Saturday, January 05, 2008

everything old is new again

well, it seems like the past is coming back into style again...

there's behavioural detection in anti-virus suites, there's boot sector malware (even though it never really went away, it just died down to background noise levels) in the form of a new MBR stealthkit (anyone want to hazard a guess what this will mean for the wipe and re-install folks? 'cause format doesn't touch the MBR and fdisk isn't necessarily as straightforward as an average user would like), and now there's home made anti-virus signatures?

yup, jose nazario posts to show how to create clam anti-virus signatures for the latest storm trojan emails...

y'know, i remember when more mainstream anti-virus products had virus description languages that were simple enough that arbitrary people could create their own signatures... however, that was back in the early '90s when they were still growing out of being simple string scanners - when handling polymorphism simply meant using wildcard characters in the scan string (the precursor of today's virus signature, composed of a sequence of bytes often in hexadecimal form)...

i can honestly say i was surprised to find out that such an ancient technique could still be used with clamav; and if you think i'm being too critical of clam, look closely at the instructions in the article - those appear to be quite literally scan strings (and apparently no wildcards) in ascii form...

5 comments:

Vess said...

ClamAV is absolute, total, utter crap. The people behind it, although meaning well, don't have the first clue of how to make a proper anti-virus product. At some point some of their "signatures" were complete files infected by a parasitic virus, ferkrissake! (Maybe they still have those; haven't looked recently.)

The only reason why it kinda works is because nowadays really polymorphic viruses aren't widespread. Mostly Trojans are used instead, and an idiotically chosen scan string or even a checksum of the whole file (both approaches are used by ClamAV) will detect them.

Of course, using a known-malware scanner to protect from a family of Trojans that are constructed by using server-side polymorphism is an exercise in futility - but that particular idiocy is not a monopoly of ClamAV; many real AV products are guilty of it, too.

cdman83 said...

Who am I to contradict Dr. Bontchev? but I still try :-)

Identifying malware is by no means an easy task if we consider that it must be done in a fast, efficient manner. Why make our tasks harder by trying to expand the problem to its absolute limits and dismissing techniques that work in the "real life" because they have a theoretical limit? If a malware (or better yet - multiple ones) can be identified with a collection of strings, very good! The fact that the same detection would sound an alarm for a program that simply prints those same strings (and thus contains them) is a theoretical problem, while the existence of the malware is a real problem!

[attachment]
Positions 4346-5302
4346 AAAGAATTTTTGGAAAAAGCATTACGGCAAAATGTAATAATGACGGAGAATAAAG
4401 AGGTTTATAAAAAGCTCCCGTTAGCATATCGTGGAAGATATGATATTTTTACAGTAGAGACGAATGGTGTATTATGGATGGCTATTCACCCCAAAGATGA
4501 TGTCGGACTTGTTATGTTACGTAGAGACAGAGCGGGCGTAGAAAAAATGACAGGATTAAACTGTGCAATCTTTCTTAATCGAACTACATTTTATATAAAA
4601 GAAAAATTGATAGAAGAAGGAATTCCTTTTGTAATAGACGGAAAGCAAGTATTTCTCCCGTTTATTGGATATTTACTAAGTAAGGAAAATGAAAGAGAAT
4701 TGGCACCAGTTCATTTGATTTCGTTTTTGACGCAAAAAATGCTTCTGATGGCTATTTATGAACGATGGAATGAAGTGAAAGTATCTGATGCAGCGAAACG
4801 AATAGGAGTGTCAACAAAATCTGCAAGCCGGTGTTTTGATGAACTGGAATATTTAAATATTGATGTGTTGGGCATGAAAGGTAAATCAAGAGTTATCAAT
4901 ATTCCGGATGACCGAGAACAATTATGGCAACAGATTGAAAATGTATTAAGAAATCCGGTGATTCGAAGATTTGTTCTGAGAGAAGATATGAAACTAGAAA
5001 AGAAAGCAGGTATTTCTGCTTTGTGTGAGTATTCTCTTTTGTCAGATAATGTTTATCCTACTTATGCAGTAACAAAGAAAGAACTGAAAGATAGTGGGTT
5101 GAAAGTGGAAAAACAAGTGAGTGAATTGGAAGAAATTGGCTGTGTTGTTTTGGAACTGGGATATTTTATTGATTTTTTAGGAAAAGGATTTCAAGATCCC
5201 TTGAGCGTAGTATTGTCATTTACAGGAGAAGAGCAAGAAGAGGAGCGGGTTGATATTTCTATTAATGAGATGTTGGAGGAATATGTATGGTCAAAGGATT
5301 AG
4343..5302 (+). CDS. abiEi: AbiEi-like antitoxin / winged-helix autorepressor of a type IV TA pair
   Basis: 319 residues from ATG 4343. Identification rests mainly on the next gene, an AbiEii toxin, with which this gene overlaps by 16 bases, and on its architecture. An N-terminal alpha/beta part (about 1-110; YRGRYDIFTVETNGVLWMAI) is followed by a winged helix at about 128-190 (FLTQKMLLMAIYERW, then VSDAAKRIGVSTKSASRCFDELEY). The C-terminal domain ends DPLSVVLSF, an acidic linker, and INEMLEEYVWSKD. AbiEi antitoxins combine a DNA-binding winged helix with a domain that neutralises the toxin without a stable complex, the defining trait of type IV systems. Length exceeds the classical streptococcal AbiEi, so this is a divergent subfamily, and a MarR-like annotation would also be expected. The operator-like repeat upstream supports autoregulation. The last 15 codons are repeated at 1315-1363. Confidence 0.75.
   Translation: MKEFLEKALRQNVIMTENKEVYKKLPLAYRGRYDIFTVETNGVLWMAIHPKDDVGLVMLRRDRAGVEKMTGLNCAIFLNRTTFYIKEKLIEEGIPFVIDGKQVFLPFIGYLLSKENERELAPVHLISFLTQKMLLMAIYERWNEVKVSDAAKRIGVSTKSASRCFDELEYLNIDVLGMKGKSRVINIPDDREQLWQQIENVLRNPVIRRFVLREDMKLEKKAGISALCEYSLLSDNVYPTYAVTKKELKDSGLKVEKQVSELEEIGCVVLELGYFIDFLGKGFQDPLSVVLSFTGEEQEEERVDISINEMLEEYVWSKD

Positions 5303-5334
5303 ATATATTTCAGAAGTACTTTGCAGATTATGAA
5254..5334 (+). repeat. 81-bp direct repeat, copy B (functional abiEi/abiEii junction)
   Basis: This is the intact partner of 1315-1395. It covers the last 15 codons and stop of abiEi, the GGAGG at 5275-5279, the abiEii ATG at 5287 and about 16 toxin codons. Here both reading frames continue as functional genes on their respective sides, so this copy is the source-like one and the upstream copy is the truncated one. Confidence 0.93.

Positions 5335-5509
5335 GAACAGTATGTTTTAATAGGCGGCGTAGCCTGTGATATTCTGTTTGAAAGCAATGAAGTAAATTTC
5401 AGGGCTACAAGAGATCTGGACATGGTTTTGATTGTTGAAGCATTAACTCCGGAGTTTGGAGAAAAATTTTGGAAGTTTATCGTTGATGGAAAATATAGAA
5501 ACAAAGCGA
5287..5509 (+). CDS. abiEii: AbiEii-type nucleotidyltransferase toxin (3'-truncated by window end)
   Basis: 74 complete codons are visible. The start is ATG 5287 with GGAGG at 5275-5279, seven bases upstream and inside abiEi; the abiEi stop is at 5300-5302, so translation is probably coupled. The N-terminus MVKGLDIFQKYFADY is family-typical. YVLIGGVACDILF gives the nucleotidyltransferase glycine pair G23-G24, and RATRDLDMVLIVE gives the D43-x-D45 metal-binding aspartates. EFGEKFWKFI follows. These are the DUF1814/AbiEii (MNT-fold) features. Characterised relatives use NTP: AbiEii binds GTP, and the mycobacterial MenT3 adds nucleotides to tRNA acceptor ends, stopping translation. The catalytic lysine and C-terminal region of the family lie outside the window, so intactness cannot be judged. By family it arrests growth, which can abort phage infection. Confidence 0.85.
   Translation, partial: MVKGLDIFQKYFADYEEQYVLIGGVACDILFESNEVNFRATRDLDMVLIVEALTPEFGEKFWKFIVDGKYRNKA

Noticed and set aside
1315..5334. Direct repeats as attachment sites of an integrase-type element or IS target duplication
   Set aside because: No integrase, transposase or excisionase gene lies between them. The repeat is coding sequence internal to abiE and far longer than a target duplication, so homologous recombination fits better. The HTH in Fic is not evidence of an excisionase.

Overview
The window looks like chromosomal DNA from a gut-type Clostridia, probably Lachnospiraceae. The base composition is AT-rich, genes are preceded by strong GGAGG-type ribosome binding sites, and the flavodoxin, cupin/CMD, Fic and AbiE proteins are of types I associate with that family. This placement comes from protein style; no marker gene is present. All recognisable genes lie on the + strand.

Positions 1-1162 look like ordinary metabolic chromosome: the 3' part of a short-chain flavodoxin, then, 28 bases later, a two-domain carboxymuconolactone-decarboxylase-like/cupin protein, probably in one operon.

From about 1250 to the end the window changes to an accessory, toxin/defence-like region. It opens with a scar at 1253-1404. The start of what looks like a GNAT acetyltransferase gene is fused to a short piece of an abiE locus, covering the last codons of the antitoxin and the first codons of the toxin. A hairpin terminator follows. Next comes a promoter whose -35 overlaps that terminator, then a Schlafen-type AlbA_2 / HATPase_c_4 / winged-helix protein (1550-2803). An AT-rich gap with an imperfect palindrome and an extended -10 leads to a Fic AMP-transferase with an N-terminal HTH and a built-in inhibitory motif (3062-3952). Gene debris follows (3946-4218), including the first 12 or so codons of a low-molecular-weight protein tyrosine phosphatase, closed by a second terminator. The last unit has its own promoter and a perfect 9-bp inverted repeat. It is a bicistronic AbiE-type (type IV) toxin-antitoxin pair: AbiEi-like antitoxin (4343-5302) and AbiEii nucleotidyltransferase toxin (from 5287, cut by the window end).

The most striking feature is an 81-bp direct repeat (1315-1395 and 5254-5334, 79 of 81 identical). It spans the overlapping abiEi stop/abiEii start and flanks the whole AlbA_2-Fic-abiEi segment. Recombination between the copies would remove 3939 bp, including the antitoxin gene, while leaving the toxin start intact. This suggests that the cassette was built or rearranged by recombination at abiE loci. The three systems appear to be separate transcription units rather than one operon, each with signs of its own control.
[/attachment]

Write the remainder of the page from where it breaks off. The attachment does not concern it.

In the end the solution to the malware problem or at least the mitigation of it, will have to come, IMHO, by a global knowledge base on the tactics of the bad guys created cooperatively by the "watchers" of the internet (both volunteers and for pay). The current problem (again IMHO) is that (a) there isn't such a system (which might not even need to be ONE system, it could be a collection of systems held together loosely by a search solution) and (b) ISP's have no incentive to track such systems and "clean up" their customers.

kurt wismer said...

@cdman83:
i think vesselin's criticisms stand on their own (complete host files as signatures? yikes) but i understand where he's coming from... compared to more conventional scanners, for the purposes of detecting malware in general clamav sucks... this is something the anti-virus community has known for a long time but the broader security community seems to have never really clued into...

jose nazario said...

i'm no fan of clamav for a number of reasons, and basically agree with vess on this. i created the sigs for myself, mainly as a way to bin/count the propagation emails. that's it. trivial to write sigs for it, but that's hardly an endorsement ...

kurt wismer said...

@jose nazario:
didn't mean to point fingers your way when i said the broader security hadn't clued into clamav's shortcomings... i never really interpreted your post as an endorsement of it... it's just that i have seen many who come from a non-malware background (which excludes you if i'm not mistaken - what with the worm blog and all) singing it's praises on many occasions...